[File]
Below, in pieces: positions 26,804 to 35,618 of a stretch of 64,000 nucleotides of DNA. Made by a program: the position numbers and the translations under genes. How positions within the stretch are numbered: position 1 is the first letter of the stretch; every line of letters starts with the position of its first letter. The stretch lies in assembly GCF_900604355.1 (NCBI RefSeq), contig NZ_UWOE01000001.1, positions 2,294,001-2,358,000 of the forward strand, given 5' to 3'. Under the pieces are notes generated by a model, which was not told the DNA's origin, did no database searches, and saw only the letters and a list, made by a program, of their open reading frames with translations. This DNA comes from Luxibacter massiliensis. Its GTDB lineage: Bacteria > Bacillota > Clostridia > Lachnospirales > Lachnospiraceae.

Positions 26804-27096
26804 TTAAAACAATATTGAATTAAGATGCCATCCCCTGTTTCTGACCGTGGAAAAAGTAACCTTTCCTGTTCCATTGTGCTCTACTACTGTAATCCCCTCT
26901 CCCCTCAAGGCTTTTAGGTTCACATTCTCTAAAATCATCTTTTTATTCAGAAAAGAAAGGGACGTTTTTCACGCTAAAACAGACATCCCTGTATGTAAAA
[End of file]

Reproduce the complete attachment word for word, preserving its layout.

Below, in pieces: positions 26,804 to 35,618 of a stretch of 64,000 nucleotides of DNA. Made by a program: the position numbers and the translations under genes. How positions within the stretch are numbered: position 1 is the first letter of the stretch; every line of letters starts with the position of its first letter. The stretch lies in assembly GCF_900604355.1 (NCBI RefSeq), contig NZ_UWOE01000001.1, positions 2,294,001-2,358,000 of the forward strand, given 5' to 3'. Under the pieces are notes generated by a model, which was not told the DNA's origin, did no database searches, and saw only the letters and a list, made by a program, of their open reading frames with translations. This DNA comes from Luxibacter massiliensis. Its GTDB lineage: Bacteria > Bacillota > Clostridia > Lachnospirales > Lachnospiraceae.

Positions 26804-27096
26804 TTAAAACAATATTGAATTAAGATGCCATCCCCTGTTTCTGACCGTGGAAAAAGTAACCTTTCCTGTTCCATTGTGCTCTACTACTGTAATCCCCTCT
26901 CCCCTCAAGGCTTTTAGGTTCACATTCTCTAAAATCATCTTTTTATTCAGAAAAGAAAGGGACGTTTTTCACGCTAAAACAGACATCCCTGTATGTAAAA